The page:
So yeah, totally worth it. Sorry, D&D gang. I love you all, but my brother wins. And come on, Thomas Dolby. You should have been there.
Time to get my geek on.
In our long-running 4th Edition D&D game, the party hit 11th level, and thus needed to choose paragon paths. Most of them found something suitable, but Thorin Durthak, the dwarven fighter (played by my old friend Brandt) just wasn’t finding anything particularly interesting.
So we decided to make something up ourselves. How hard can it be?
Paragon paths start with three game effects:
– a path feature that affects gameplay in a persistent way (a feat, more or less)
– an encounter attack power
– an effect that happens when you spend an action point.
The paragon path we decided to invent is the Dwarven Brewmaster, in tribute to the many bad and good beers we’ve consumed during our sessions.
We took advantage of a session where we only had a couple of people available to start with a Vision Quest; Thorin, accompanied by two of his friends, spent a night in a hill giant bar, where he defended the honor of a hill giant maiden from the lord by challenging the lord to a drinking contest. His friends kept the lord’s minions and “hound” at bay with their wits and skills.
“Finish your drinks, boys, for it’s into the gates of Hell we’re headed next. Bottoms up!”
Brewing beer has been part of Dwarven culture since time immemorial. The earliest recipes are primitive by modern standards, including only hops, barley and water. Dwarven ingenuity has led to many different methods of brewing, involving complex apparatus, as well as ever-more-innovative means of storing and transporting beer to preserve its flavor.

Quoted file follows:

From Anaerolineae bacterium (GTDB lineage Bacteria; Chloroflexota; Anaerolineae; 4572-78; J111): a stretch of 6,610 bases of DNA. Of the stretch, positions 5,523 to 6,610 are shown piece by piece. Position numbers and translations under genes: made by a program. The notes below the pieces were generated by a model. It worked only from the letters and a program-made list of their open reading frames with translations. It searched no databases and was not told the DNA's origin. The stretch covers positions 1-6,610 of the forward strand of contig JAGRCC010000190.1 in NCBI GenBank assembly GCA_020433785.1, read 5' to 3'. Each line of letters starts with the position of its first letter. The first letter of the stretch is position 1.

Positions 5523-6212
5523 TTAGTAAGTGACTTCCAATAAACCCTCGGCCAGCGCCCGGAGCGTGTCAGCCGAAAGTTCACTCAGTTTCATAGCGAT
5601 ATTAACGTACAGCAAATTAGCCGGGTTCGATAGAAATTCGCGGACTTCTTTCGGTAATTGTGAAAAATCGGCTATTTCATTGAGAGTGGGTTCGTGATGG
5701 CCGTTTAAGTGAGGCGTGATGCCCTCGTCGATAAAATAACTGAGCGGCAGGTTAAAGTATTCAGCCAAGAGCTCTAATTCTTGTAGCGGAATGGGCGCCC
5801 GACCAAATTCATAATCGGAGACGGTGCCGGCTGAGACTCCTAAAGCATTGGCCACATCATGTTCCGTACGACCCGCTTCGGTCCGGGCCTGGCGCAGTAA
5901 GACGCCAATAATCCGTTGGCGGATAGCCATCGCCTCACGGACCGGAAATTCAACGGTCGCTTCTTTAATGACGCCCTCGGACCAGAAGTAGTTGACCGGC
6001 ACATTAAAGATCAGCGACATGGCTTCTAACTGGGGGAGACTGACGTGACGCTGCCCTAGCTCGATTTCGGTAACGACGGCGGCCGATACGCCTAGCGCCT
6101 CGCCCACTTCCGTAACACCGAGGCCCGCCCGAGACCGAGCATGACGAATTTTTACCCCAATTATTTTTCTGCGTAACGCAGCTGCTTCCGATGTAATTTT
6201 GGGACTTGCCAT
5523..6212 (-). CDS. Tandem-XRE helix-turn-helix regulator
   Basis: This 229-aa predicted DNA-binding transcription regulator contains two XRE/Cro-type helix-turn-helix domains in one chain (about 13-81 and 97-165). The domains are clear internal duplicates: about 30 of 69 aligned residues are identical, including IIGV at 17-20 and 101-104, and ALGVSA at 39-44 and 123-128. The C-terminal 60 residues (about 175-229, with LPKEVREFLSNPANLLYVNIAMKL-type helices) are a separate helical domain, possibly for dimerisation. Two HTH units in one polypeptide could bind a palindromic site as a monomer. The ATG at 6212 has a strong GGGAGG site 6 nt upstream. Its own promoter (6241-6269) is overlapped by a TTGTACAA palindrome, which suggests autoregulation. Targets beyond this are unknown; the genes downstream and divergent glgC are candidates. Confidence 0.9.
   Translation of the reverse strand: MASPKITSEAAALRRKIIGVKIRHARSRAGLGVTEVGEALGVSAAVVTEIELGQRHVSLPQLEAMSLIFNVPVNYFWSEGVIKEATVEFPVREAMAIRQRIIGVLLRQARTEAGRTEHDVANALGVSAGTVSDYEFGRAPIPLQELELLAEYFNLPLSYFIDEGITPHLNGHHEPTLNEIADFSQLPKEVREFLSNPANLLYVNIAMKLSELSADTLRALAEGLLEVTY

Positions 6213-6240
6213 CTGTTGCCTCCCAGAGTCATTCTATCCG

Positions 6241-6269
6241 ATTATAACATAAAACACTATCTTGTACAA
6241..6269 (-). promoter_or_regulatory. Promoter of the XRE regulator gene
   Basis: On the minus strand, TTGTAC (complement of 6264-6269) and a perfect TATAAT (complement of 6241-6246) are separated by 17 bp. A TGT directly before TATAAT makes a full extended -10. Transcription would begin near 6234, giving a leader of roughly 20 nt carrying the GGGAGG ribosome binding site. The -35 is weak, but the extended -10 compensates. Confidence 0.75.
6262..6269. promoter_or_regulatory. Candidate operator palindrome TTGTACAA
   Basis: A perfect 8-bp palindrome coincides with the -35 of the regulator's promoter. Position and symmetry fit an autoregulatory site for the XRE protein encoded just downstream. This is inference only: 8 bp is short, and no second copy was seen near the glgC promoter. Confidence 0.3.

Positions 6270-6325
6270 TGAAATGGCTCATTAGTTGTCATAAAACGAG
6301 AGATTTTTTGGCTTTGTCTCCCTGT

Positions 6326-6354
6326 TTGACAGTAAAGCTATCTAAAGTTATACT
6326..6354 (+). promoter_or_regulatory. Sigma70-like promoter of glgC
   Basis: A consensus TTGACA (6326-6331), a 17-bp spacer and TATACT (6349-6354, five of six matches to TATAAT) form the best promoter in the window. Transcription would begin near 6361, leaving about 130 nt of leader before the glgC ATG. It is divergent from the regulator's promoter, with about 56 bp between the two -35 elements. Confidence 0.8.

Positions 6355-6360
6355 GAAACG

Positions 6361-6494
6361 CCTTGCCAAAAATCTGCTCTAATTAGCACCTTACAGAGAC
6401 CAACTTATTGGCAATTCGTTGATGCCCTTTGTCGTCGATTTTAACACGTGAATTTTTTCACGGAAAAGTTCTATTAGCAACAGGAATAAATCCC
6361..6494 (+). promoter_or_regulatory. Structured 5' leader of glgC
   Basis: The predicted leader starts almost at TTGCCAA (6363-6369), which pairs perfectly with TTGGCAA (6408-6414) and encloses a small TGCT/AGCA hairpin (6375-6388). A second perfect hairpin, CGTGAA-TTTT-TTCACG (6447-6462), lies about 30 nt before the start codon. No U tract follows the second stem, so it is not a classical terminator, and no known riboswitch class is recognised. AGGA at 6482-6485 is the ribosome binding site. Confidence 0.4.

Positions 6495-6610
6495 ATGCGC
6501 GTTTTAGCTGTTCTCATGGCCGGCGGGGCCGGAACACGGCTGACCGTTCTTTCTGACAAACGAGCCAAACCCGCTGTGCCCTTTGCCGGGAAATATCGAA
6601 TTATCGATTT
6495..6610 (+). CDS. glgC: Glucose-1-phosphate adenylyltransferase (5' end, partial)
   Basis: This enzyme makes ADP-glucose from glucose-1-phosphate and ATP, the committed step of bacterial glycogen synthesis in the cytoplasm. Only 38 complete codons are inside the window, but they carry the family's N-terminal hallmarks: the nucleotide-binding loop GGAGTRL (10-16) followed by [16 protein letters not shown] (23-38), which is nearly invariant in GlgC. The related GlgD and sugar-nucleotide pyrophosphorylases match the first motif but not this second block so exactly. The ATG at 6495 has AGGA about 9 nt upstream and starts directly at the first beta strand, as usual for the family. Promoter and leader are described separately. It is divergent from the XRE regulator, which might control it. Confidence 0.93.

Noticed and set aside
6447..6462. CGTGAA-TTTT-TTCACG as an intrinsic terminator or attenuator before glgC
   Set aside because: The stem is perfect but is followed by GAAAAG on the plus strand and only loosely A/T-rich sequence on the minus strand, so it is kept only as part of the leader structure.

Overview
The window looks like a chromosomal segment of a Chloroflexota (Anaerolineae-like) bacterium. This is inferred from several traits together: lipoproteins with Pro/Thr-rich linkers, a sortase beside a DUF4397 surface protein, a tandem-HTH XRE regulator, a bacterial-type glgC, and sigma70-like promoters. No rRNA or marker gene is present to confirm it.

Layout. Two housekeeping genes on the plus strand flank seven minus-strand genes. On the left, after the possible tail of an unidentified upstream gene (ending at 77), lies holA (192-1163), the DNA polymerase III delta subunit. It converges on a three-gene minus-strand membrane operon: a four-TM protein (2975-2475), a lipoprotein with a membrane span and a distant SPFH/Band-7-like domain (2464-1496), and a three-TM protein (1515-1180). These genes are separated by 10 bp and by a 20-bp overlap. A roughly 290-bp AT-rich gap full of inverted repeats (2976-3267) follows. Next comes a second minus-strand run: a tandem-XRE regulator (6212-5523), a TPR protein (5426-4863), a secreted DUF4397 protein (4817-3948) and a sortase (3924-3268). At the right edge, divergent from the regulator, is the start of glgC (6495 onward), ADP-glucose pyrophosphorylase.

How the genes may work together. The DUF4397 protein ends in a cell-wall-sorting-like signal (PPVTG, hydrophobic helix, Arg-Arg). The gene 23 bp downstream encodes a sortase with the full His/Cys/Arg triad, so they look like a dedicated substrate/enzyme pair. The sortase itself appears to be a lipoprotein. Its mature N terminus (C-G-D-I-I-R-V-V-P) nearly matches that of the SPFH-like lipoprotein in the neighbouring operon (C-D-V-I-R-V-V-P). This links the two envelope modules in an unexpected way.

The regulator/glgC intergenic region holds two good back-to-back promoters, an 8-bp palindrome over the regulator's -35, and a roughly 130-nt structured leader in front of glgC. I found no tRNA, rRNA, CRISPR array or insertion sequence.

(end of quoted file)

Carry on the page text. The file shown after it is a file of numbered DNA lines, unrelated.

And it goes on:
Brewmasters are regarded with awe and some degree of fear by the rest of Dwarven society. Their experimentation with new frontiers in the brewing arts can sometimes result in unfortunate side effects, and they tend to be drunk most of the time. The constant drinking makes the Brewmaster resistant to many kinds of effects, and the various exotic brews can have powerful effects.
Refilling Action – when you spend an action point, you may roll a d20 and consult the following table.
1-5 No effect
6-15 Gain an additional use of any one Encounter power you possess
16-19 Gain an additional use of any one Daily power you possess
20 Gain an additional use of any one Daily power you possess and a temporary action point
Half in the Bag – you gain +5 to saving throws against being Dazed, Dominated or Stunned.
Dwarven Brewmaster Attack 11
Encounter – Standard Action
Close Blast 3
Target: Each creature in blast
Attack: Constitution vs. Fort
Hit: Con modifier acid damage, and the target takes Con modifier ongoing acid damage (save ends), and the target must save or be knocked prone.